I Need Barn Cats
- We live out in the country and have a stable with horses. I need my "Barn Kitties" to help control the mice and rats that try to get into the grain bins. People drop cats off without a care to their safety all the time. When they do that, the kitties are wild and scared and sometimes untameable. I make sure they have food, fresh water and shelter. In turn they reward me with their catches. Just wish they wouldn't leave them on the door step. Oh, Well, at least I know they are taking care the mice population that I need them to do.
- —Guest JJ
- Had saved a one week old kitten from the estate. one sunday afternoon let it out to play and other neighbor hood cats carried it away
- —Guest Tina
Some Images Never Go Away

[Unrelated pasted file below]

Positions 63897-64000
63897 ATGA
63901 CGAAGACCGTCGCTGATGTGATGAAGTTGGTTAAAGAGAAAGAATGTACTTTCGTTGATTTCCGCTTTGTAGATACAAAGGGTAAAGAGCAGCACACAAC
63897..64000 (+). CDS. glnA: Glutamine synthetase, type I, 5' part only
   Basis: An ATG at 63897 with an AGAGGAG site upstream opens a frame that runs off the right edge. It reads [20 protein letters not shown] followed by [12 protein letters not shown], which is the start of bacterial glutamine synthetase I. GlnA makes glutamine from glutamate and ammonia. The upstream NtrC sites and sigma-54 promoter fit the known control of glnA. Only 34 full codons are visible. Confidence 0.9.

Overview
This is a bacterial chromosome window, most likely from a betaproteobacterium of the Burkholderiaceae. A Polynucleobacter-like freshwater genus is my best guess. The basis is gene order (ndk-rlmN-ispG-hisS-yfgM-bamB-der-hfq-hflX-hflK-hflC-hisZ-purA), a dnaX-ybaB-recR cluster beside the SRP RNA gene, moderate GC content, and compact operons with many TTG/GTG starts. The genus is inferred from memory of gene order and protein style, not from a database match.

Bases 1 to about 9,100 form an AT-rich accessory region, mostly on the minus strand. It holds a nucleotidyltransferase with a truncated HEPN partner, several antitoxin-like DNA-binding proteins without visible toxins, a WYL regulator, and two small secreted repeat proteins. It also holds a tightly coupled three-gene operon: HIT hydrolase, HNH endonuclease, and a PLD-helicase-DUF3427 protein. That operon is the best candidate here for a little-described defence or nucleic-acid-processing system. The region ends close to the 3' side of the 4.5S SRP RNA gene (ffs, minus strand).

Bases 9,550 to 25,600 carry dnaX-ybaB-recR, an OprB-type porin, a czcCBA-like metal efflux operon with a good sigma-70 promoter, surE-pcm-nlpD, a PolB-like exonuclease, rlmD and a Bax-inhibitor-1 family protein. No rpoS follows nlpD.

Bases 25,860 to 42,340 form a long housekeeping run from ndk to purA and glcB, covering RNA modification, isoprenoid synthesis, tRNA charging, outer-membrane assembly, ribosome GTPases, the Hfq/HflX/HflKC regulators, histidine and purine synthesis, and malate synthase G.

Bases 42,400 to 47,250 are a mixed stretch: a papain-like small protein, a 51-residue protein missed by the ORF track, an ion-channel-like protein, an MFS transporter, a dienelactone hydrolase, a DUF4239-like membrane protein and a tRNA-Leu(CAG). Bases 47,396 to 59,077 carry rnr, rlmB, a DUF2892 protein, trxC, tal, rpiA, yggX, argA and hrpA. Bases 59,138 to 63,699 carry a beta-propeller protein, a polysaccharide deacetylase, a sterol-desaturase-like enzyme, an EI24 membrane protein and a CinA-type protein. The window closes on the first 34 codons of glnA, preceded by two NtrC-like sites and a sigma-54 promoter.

- My cat, Harley, was hit by a car and killed on July 6th. We had just moved to a subdivision and had purchased a fence made especially for cats. However, my little Harley was an escape artist and he found a way out. My other 4 cats were content to stay on our deck and on the grass but Harley thought the grass looked greener on the other side. My neighbor knocked on my door and asked if I had a cat. My heart dropped into my stomach and I knew something terrible had happened. Another neighbor had moved Harley from where he had been hit and layed him on the side of the road. I was the one to pick up his little broken and bleeding body and bring him home. It is a memory I will never forget for the rest of my life. While I agree that many cats really like being indoors, I also think that we are more intelligent and we owe the cats in our lives the opportunity to live in a safe environment. There are numerous ways to entertain indoor cats, it just takes a little effort and time.